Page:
God’s Word is full of grace—and so is God!

 

Grace has been described as God’s unmerited favor—that which I don’t deserve. And that is what I have been breathing in all week.

 

I don’t deserve that He would rescue me from myself. (I take in a breath of grace.)

I don’t deserve to be called His child when I don’t act like one. (Another breath of grace required.)

I don’t deserve that He would be patient with me who is so impatient. (Yet more grace needed.)

I don’t deserve to feel His love when I have been unlovable. (Breathing deeper for still more grace.)

I don’t deserve to be pardoned when I have judged another. (Now I’m gasping for grace.)

I truly don’t deserve His grace, but I have it anyway. (How can this be: grace upon grace!)

 

As one who knows and recognizes her neediness before God, I gladly breathe in His grace.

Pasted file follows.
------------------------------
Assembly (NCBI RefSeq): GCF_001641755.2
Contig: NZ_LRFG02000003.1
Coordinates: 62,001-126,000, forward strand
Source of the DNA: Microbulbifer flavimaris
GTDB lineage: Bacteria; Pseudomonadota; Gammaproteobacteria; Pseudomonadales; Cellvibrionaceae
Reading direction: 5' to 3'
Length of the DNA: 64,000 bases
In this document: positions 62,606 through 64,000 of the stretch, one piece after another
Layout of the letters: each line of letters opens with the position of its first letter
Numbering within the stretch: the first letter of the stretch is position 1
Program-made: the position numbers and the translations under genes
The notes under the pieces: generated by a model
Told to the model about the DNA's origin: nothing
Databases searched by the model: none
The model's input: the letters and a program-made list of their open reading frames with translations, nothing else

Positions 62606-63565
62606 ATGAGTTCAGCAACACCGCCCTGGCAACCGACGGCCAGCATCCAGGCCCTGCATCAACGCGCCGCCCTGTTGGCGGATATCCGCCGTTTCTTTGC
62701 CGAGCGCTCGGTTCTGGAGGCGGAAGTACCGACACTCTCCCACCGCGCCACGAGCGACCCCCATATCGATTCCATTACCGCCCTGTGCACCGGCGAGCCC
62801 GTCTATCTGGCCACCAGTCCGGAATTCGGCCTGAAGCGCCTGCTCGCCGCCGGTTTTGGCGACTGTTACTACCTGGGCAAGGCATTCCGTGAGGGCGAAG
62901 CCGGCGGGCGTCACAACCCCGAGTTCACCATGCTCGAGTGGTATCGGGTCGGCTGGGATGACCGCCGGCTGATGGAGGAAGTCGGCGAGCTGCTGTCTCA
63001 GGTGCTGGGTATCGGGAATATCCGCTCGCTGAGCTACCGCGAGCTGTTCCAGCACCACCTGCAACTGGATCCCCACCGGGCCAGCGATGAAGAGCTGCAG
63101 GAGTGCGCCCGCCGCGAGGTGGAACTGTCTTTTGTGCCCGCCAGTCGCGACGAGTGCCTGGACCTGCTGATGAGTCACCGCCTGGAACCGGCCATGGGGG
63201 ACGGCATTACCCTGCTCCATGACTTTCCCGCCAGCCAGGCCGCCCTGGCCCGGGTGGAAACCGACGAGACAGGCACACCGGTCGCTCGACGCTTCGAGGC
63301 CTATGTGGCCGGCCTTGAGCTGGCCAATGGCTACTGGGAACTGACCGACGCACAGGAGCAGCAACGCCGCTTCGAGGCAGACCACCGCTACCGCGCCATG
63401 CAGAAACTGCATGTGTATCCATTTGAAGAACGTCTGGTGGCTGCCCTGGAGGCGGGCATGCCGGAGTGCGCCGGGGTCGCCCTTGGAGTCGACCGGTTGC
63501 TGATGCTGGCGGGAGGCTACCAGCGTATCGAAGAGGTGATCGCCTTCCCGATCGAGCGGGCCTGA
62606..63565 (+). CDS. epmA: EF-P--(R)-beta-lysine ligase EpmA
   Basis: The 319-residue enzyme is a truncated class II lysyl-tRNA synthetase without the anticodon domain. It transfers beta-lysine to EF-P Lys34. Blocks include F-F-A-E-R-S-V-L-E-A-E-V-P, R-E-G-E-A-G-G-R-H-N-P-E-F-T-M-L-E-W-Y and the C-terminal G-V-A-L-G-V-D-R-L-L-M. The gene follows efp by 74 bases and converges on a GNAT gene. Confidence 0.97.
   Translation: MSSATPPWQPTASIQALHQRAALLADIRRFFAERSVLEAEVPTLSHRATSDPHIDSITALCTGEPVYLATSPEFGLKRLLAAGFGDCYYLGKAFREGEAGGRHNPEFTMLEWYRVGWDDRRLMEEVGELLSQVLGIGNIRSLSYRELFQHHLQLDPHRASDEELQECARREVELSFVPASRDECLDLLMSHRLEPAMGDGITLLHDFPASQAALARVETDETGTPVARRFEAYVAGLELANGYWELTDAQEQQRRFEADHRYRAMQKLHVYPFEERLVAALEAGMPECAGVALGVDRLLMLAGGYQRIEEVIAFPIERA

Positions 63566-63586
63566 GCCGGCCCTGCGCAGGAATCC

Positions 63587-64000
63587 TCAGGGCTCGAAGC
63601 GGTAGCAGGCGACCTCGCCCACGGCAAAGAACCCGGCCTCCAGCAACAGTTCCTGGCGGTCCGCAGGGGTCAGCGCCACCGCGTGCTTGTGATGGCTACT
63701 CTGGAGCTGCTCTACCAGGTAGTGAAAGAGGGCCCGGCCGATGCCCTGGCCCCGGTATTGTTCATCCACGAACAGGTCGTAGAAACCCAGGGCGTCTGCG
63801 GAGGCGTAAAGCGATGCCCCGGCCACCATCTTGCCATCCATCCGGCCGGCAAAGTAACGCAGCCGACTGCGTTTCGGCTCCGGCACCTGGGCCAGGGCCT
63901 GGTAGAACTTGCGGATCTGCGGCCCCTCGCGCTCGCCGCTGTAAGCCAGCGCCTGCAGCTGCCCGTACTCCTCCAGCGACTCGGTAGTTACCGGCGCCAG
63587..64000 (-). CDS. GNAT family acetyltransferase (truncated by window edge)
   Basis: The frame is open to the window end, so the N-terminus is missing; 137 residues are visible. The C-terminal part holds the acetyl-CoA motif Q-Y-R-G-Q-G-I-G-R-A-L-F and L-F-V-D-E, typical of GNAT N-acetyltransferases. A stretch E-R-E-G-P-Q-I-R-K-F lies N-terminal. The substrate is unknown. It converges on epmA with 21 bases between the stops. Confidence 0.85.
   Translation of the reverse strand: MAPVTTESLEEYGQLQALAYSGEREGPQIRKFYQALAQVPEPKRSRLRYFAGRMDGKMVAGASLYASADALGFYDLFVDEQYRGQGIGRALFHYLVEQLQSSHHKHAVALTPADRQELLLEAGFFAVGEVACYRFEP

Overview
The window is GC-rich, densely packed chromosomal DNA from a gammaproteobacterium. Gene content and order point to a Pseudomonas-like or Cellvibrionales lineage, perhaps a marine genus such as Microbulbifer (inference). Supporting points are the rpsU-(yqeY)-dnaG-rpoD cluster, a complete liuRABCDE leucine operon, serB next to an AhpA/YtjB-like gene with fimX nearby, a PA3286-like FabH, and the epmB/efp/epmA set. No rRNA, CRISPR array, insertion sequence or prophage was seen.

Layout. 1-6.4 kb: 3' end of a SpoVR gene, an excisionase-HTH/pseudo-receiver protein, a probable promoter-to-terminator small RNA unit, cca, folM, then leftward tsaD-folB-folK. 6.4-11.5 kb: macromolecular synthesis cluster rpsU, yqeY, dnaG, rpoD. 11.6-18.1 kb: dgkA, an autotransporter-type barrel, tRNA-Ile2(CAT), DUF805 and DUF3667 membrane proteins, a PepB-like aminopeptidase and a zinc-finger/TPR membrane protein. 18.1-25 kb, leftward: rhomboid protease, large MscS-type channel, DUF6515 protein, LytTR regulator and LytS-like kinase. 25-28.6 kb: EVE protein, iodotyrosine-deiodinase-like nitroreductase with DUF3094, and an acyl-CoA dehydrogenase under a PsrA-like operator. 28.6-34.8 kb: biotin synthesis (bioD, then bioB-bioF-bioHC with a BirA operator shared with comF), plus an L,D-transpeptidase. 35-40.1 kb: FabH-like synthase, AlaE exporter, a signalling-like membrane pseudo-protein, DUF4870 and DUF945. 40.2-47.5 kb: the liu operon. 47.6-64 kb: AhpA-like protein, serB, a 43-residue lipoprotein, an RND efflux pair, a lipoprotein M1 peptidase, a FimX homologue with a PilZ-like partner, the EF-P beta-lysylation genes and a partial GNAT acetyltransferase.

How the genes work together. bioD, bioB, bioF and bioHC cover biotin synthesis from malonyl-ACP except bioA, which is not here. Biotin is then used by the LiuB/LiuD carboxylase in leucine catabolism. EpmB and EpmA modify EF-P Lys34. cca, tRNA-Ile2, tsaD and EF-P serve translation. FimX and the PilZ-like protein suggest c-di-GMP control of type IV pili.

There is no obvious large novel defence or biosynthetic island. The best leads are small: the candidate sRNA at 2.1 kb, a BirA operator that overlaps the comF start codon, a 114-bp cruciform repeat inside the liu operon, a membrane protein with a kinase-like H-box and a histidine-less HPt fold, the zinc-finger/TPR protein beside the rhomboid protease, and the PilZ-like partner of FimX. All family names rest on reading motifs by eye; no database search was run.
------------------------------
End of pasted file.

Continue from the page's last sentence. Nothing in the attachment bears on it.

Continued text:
It soothes a weary soul with His presence.

It calms nerves stretched to breaking.

It cradles faith that buckled underneath the load.

It sets feet upright that didn’t stay on top of the water.

It refocuses eyes on Him that were fixed on circumstances.

It strengthens weak knees and hands that hung down.

It renews a mind that is drained from the ongoing attacks.

It refreshes a heart that fainted instead of praying.

It rekindles love for the One who never quits loving.

 

That, my friend, is breathing in grace. With every breath, grace fills the emptiness of this clay pot with God Himself. God and grace go together. When we find we have grace, we find we have God.

 

Breathing is a two-fold process—it takes in and it expels out. Grace in, praise out is what the song says. There are so many reasons to praise the Supplier of grace. What could be as natural as praising on the flip side of inhaling? Inhale a breath of grace—and exhale a breath of praise. It makes perfect sense!

 

So now we know—a natural breathing exercise for the child of God: grace in—praise out; grace in—praise out; grace in—praise out.